Sarahjane: We wanted to see if we could make a Love Story work as an experimental movie. Up to that point we'd been making music videos and we wanted to expand this and bring in narrative at the same time as still using our music. The story of the film meant that we had to dig deep and get very expressionist with our sounds.

Roger: Yes, and we were thinking that a lot of the shots in our music videos looked kind of like scenes from movies, but more LoFi, like something the New York No Wave Cinema might have produced if they got their hands on digital equipment. So we wanted to try sampling some of our own previous work, mixing it up together and making something new: our first short film.

How does the concept of improving yourself and hunting down your dreams like a wild and savage animal manifest itself in your film?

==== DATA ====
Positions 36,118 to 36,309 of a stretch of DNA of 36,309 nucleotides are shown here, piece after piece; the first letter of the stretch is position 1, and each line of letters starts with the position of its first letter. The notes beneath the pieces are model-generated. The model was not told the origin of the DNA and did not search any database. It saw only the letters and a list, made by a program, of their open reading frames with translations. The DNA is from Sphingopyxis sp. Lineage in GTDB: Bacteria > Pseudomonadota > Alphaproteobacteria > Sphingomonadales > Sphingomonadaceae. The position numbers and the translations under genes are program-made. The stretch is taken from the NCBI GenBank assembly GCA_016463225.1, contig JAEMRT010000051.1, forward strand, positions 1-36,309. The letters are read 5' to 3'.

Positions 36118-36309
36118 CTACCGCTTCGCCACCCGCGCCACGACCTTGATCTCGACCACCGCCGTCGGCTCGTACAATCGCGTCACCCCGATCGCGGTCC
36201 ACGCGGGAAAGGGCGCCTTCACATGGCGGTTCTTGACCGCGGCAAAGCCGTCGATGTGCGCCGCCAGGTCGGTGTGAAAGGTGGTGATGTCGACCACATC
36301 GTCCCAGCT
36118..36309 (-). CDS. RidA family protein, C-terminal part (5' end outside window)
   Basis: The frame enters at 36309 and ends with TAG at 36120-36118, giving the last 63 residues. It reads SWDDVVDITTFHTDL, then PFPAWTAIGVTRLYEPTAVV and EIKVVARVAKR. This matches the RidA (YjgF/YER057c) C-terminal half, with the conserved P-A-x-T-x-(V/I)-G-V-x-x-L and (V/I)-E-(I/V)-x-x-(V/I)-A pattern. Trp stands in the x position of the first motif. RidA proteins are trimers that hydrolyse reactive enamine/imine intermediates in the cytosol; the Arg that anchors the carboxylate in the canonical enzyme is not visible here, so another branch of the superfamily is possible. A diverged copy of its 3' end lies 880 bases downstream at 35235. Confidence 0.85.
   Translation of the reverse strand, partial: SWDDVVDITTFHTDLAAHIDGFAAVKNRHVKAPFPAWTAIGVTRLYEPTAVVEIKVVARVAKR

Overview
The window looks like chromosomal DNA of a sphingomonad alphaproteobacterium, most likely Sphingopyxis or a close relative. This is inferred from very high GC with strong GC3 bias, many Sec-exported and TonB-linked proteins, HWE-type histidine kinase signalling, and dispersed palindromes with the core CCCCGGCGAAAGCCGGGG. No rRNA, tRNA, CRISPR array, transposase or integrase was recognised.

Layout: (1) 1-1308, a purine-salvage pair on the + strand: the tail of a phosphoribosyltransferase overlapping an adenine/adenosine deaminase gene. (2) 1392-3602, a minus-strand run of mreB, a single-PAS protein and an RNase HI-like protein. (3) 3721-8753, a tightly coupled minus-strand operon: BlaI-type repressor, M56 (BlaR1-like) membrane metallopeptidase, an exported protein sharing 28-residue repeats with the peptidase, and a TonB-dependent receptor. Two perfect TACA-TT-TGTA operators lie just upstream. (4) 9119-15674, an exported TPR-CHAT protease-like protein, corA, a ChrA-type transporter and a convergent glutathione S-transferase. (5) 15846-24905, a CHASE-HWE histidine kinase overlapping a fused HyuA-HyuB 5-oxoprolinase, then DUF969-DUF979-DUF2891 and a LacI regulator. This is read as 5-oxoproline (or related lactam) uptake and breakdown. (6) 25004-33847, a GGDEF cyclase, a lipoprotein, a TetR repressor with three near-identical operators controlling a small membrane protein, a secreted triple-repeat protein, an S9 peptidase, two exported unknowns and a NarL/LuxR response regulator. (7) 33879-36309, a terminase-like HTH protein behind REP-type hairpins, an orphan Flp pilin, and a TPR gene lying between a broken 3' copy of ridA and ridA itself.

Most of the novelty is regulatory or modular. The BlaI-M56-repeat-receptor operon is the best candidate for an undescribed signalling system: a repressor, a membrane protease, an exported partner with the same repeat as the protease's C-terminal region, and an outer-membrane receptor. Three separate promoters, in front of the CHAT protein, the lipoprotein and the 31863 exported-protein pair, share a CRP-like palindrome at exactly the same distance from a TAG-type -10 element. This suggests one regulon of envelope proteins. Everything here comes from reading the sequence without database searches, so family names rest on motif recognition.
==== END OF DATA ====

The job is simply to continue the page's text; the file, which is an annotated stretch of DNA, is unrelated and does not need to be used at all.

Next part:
SJS & RS: In this film we show the layer dividing real life from dreams as being as thin as the skin between a body of water and the air above it. There's not much effort in pushing through one realm into the other but somehow our heroine and her man have ended up in worlds so distant from each other that they can't even quite remember who it is each of them has lost. In the darkness between there is wildness and confusion.

What are your opinions about the drug culture and its impact on creativity?